With Iraqi forces in disarray, the Kurds moved to fill the power vacuum left in the so-called disputed territories, including the oil rich city of Kirkuk. The status of these areas had long been a major source of contention between the Iraqi central government and the Kurds. With Baghdad’s power and prestige at a nadir and their own territorial ambitions satisfied, it seemed to the Iraqi Kurdish leadership that events had provided them with a seemingly unparalleled opportunity to secure national independence.
In August, however, ISIS turned its attention to Iraqi Kurdistan by striking at the regional capital of Erbil and seizing the Yazidi town of Sinjar. The timely intervention of American air power saved Erbil, but the repercussions from the fall of Sinjar were disastrous. Abandoned by Iraqi Kurdish forces, ISIS subjected the Yazidis—a Kurdish-speaking religious minority—to a genocidal campaign of murder, rape and enslavement. One outcome of this calamitous turn of events was to force the postponement of the referendum until the threat of ISIS had been eliminated. Over the next three years, Iraq’s Kurds worked alongside the Iraqi army, Shi’i militias and their Iranian backers, as well as US troops, to drive ISIS back.
Following the recapture of Mosul by Iraqi forces in 2017, the Kurds were finally able to move ahead with the independence referendum. Despite opposition from Baghdad, on September 15, 2017, people went to the polls in the three provinces that make up the Kurdistan Region of Iraq—Erbil, Dohuk and Sulaymaniyah, plus the disputed territories that the Kurds had taken control of in 2014. The result was decisive: 92 percent voted in favor of independence.
The referendum proposed a limited Kurdish state. The Kurdish homeland—Greater Kurdistan—stretches out in a crescent across the rugged uplands that separate the Anatolian and Iranian plateaus, encompassing not only northeastern Iraq, but also southeastern Turkey (home to the largest concentration of Kurds), northwestern Iran and northern Syria. Iraqi Kurdish leaders, who had long cultivated relationships with Turkey, Iran and Syria, were careful to emphasize that they held no irredentist ambitions, stressing that they sought independence for Iraqi Kurdistan only. Nevertheless, the vote met with condemnation not only from Baghdad, but also from Ankara, Tehran and Damascus. Almost immediately, Iraqi Kurdistan’s neighbors, working in concert with Iraq’s central government, placed the region under embargo.
The hostility of countries with their own restive Kurdish populations is perhaps predictable. Whatever the intentions of the Iraqi Kurdish leadership, Kurdish secession from Iraq would have been seen as precedent setting and bound to fuel Kurdish separatism beyond Iraq. The United States, however, also remained opposed to Kurdish independence, despite the close relationship between the Iraqi Kurds and US military during the 2003 US invasion of Iraq. When Iraqi forces attacked Kurdish troops stationed in Kirkuk on October 15, 2017 the United States remained aloof from the conflict. Within a matter of hours, Shi’i militias, wielding modern American weaponry, drove the Iraqi Kurds, who relied on antiquated Soviet armaments, from their positions in the city. In the immediate aftermath of the fighting as many as 100,000 Kurds fled the city and within weeks Barzani had resigned from office, although he was replaced by his nephew Nechirvan Barzani.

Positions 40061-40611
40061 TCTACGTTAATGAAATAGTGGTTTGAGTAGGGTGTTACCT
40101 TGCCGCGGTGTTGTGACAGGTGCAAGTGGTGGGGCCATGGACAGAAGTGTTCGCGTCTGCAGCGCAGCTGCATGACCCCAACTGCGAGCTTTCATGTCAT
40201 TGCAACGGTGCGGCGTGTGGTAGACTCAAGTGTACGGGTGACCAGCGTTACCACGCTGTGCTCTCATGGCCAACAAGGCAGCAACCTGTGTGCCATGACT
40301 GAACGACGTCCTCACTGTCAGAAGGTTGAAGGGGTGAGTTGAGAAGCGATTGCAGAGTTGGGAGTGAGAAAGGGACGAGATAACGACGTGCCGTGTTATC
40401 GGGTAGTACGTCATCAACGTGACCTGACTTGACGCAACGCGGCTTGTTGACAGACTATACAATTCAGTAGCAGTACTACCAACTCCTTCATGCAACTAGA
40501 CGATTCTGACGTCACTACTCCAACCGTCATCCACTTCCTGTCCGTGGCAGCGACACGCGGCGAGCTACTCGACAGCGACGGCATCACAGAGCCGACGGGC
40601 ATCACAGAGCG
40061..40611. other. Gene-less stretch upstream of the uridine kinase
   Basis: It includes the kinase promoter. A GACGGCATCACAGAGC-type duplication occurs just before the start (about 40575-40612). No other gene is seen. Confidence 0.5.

In the end, the Iraqi central government largely restricted military operations to the disputed territories and, while the loss of Kirkuk was a deep humiliation for the Iraqi Kurdish leadership, the institutions of Kurdish autonomy in the provinces of Erbil, Dohuk and Sulaymaniyah remained intact. Nevertheless, it seems unlikely that the question of Iraqi Kurdish independence will be on the agenda again in the near future.
The events of autumn 2017 highlight the formidable obstacles facing Kurdish nationalists in their quest for statehood. While it would be a mistake to regard Kurdish political activism as fully synonymous with separatist nationalism, the 2017 referendum was by no means the Kurds’ first unsuccessful attempt to achieve independence. Divisions within the Kurdish movement, whether resulting from ideological considerations or personal rivalries, are often seen as playing a significant role in the inability of Kurdish nationalists to win statehood. At best, however, such divisions are of secondary importance. Rather, it is the broader geopolitical architecture of the Middle East and the reluctance of the Great Powers to make adjustments to that order in favor of the Kurds that constitute the primary reason for the Kurds’ political failures in the modern era.
The Quest for Independence